The property thing has been hugely exciting; very tiring and far more time-consuming than we ever imagined, but our house is slowly becoming the home we have always wanted. As a byproduct of this purchase, we have also become rather obsessed with the myriad of home renovation shows on TV – most being reference points of how not to achieve your ‘dream home’. The one exception is the BBC’s 100K House: Tricks of the Trade fronted by Kieran Long and Piers Taylor. These two offer architectural and design advice to individuals who have very limited budgets. What the show illustrates is that a small budget need not mean compromising architectural design integrity as is so often the case in builder led projects. The budget restraint forces clients to consider out of the ordinary construction techniques not usually associated with domestic architecture, and budget materials not intended for finishing in order to achieve their goals. This approach requires the client to be open minded enough to consider the creative solutions offered by the architects. While usually skeptical to begin with, clients are usually overwhelmed by the extraordinary beauty and integrity of the finished product.

The reason for this preamble is that I think this is true of much live music at the moment. Many big name groups are churning out the same repertoire year after year in order to get bums-on-seats. Festival brochures are full of tried and tested shows – there are few risks being taken for fear of the financial consequences. These groups are the building equivalent of the huge builder/developers building bland identikit houses that are not fit for modern living and yet continue to make profits by doing so. There are very few groups who are willing to go out on a limb and push the boundaries of performance and repertoire, and challenge the perceptions of their audience – they’re afraid of alienating that potential long-term subscriber. This seems to me to be rather patronising. As with the 100K House, the audience just needs to be coaxed into a slightly different way of thinking about music by a professional whom they trust, and they will no doubt be surprised and delighted by the beautiful, if sometimes challenging, results.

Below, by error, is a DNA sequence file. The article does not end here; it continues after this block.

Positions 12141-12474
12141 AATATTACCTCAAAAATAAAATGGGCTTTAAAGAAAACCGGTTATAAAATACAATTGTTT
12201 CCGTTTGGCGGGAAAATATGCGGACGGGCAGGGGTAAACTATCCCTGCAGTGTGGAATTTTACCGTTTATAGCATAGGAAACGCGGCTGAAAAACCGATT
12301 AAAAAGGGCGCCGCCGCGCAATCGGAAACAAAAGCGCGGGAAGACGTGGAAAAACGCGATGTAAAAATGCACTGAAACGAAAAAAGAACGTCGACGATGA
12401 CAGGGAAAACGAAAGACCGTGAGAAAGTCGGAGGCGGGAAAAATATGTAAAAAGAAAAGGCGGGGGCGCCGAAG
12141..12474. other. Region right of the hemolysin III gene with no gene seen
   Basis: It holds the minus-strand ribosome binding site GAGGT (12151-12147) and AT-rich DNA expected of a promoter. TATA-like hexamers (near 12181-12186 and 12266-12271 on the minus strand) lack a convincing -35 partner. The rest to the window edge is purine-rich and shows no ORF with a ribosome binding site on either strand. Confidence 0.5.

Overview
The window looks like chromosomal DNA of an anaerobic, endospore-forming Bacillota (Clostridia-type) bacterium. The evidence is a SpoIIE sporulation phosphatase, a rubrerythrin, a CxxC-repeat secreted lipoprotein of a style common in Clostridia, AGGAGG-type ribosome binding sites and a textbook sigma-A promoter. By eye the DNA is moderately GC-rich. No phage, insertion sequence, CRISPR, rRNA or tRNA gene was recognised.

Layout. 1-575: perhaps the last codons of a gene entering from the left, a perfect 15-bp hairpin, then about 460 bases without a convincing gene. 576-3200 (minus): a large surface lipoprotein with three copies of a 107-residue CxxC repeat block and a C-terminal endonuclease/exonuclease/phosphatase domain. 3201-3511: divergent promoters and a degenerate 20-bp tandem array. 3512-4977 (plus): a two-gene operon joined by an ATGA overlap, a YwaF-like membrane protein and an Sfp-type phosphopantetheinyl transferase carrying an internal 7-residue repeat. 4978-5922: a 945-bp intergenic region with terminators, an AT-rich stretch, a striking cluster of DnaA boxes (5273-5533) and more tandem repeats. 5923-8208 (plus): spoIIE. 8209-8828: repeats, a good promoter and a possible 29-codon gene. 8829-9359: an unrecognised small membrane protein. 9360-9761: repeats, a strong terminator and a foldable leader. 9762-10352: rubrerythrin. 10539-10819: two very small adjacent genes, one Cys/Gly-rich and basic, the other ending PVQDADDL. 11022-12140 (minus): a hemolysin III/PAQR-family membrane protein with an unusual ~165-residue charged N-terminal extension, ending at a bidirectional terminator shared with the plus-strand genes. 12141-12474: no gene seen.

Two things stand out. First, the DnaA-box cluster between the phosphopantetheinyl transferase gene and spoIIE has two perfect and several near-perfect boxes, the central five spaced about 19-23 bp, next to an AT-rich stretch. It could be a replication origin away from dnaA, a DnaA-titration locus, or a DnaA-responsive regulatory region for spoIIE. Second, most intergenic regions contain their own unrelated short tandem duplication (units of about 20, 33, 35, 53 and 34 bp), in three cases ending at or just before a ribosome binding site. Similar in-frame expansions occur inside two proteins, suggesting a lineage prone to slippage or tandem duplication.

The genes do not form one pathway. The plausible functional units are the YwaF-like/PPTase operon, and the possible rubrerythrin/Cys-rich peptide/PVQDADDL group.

This risk averse approach does not seem to be the case in Europe. I have said before that while visiting Holland, I have been struck by the lack of embarrassment surround culture and the pushing of boundaries within this. The architecture analogy continues to be useful here too. While there is certainly a vernacular that makes domestic architecture typically Dutch, it is rare that you are confronted with huge populations of the same house. Where additions have been made, these are often in a contrasting and exciting style, usually with a nod to the history of the building it is enhancing, but with a radical look to the now and beyond. Historic buildings are adapted for a modern lifestyle too with little National Trust mentality in sight.

It is against this backdrop that I have been having some rather exciting conversations with a collective of singers about creating a new group – a flexible group who will not be afraid to embrace the indie band mentality of getting music out there, and of collaborating with other interesting creatives. We will likely visit the music of the past, and will certainly explore the new, but hope to present it in a way that is relevant to the needs and lifestyles of a modern audience. There is much still to explore, but the ideals of the group are aligned in such a way that this could be a very exciting project. Watch this space!

Conductus Vol. 3

Conductus 3 session

Photo by Adrian Horsewood